I’ve met a lot of doctors whom I admire, due to their intelligence, listening skills, willingness to collaborate, and their ability to have the occasional hearty laugh. Recently Veronica Kaninska, Certified Therapeutic Recreation Specialist, introduced me to a Doc I instantly fell in love with.
I went on rounds with Veronica and Dr. Moody, who often works with people who are living with dementia. I was so impressed with his knowledge of each individual and the warm way he offered his services. His first patient lit up when he and Veronica strolled toward her.
“How are you today?” he asked in a friendly avuncular voice. “Dr. Moody is here to check your mood. Are you feeling happy?”
“Yes, Dr. Moody, I’m happy now that you’re here.”
“Let me check your smile.”
She smiled broadly and Dr. Moody nodded approvingly.
“Let me see your eyes.”
She widened her eyes.
“Good. Your eyes are sparkling. I hope you keep your happy mood all day.”
“I will Dr. Moody, I will.”
We continued with Dr. Moody checking on some more patients. Each one enjoyed his company and he promised to come again and check on their moods.
After rounds, Veronica slid Dr. Moody off her arm and hung him near another popular puppet, Froggie, who she also uses for therapeutic purposes.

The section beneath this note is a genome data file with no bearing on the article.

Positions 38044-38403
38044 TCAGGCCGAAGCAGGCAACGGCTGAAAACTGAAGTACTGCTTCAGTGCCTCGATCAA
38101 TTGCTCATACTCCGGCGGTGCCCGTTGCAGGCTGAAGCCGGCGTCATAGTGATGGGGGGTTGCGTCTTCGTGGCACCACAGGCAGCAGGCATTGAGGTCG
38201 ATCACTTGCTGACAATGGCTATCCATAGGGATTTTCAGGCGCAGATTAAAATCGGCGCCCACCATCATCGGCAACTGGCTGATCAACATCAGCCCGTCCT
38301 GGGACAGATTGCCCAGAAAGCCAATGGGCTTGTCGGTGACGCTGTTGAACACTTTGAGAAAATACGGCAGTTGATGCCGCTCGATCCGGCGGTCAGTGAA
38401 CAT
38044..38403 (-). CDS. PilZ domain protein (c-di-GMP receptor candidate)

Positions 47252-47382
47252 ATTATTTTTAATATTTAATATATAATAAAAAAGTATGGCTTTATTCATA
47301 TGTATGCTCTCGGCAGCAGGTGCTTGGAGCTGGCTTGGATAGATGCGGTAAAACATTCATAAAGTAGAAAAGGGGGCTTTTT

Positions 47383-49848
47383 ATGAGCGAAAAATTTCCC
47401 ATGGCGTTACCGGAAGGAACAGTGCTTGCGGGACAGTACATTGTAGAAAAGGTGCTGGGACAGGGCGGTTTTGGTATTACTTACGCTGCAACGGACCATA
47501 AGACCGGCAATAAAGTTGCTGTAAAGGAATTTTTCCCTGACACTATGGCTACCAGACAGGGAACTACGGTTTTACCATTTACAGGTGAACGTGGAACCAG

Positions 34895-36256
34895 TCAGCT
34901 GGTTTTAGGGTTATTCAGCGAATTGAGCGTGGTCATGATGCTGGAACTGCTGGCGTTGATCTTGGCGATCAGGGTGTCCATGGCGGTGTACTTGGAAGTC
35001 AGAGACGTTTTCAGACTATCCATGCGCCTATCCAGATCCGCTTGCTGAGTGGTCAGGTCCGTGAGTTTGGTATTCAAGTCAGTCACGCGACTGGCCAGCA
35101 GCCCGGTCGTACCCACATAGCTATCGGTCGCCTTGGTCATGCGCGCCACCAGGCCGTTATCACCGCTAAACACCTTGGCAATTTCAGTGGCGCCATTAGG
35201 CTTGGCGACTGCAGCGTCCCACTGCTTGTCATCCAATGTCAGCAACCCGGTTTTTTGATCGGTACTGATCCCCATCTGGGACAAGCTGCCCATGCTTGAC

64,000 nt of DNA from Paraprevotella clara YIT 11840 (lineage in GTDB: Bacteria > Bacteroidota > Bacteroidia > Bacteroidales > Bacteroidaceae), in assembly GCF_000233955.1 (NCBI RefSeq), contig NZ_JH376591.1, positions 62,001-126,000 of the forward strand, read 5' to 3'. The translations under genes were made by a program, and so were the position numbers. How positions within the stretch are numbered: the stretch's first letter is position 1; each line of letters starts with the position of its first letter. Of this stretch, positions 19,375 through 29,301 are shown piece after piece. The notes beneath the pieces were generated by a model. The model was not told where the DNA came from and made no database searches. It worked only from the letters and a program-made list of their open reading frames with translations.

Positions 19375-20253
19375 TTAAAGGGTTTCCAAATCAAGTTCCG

“People who are living with dementia often feel very comfortable communicating with puppets,” Veronica says.
I wondered if Dr. Moody was open to new patients and Veronica assured me he was.
“Puppets break down barriers,” Veronica says. “They have no religion, no gender, and no judgment. People living with dementia often feel comfortable confiding in a puppet.”
In a space of three to five minutes, I saw Veronica and Dr. M transform the energy of the people they visited. I asked Veronica to share a few tips for using puppets.
If you’d like to know more about Veronica and her work, read her chapter in Connecting in the Land of Dementia.
Deborah Shouse is the author of Connecting in the Land of Dementia: Creative Activities to Explore Together and Love in the Land of Dementia: Finding Hope in the Caregiver’s Journey.